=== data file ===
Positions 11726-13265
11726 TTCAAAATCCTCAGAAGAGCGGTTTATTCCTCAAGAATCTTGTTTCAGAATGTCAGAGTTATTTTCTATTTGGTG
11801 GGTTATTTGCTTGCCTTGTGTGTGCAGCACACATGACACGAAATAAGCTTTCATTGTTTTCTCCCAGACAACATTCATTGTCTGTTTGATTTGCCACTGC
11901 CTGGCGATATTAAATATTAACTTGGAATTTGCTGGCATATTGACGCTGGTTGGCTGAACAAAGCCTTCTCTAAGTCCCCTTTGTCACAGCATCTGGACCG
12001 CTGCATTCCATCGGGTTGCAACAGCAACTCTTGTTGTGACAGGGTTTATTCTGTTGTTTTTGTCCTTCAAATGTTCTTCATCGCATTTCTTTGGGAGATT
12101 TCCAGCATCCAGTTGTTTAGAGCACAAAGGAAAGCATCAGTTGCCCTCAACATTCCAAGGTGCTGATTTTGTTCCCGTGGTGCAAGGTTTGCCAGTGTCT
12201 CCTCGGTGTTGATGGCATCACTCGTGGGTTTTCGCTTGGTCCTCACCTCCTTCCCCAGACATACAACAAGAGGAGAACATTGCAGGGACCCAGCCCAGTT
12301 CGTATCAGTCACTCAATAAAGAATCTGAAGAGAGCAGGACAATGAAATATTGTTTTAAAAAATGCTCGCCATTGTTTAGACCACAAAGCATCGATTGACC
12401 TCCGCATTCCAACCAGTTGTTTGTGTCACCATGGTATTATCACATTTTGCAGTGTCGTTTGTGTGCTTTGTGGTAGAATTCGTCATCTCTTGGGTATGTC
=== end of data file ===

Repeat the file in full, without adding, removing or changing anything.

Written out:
Positions 11726-13265
11726 TTCAAAATCCTCAGAAGAGCGGTTTATTCCTCAAGAATCTTGTTTCAGAATGTCAGAGTTATTTTCTATTTGGTG
11801 GGTTATTTGCTTGCCTTGTGTGTGCAGCACACATGACACGAAATAAGCTTTCATTGTTTTCTCCCAGACAACATTCATTGTCTGTTTGATTTGCCACTGC
11901 CTGGCGATATTAAATATTAACTTGGAATTTGCTGGCATATTGACGCTGGTTGGCTGAACAAAGCCTTCTCTAAGTCCCCTTTGTCACAGCATCTGGACCG
12001 CTGCATTCCATCGGGTTGCAACAGCAACTCTTGTTGTGACAGGGTTTATTCTGTTGTTTTTGTCCTTCAAATGTTCTTCATCGCATTTCTTTGGGAGATT
12101 TCCAGCATCCAGTTGTTTAGAGCACAAAGGAAAGCATCAGTTGCCCTCAACATTCCAAGGTGCTGATTTTGTTCCCGTGGTGCAAGGTTTGCCAGTGTCT
12201 CCTCGGTGTTGATGGCATCACTCGTGGGTTTTCGCTTGGTCCTCACCTCCTTCCCCAGACATACAACAAGAGGAGAACATTGCAGGGACCCAGCCCAGTT
12301 CGTATCAGTCACTCAATAAAGAATCTGAAGAGAGCAGGACAATGAAATATTGTTTTAAAAAATGCTCGCCATTGTTTAGACCACAAAGCATCGATTGACC
12401 TCCGCATTCCAACCAGTTGTTTGTGTCACCATGGTATTATCACATTTTGCAGTGTCGTTTGTGTGCTTTGTGGTAGAATTCGTCATCTCTTGGGTATGTC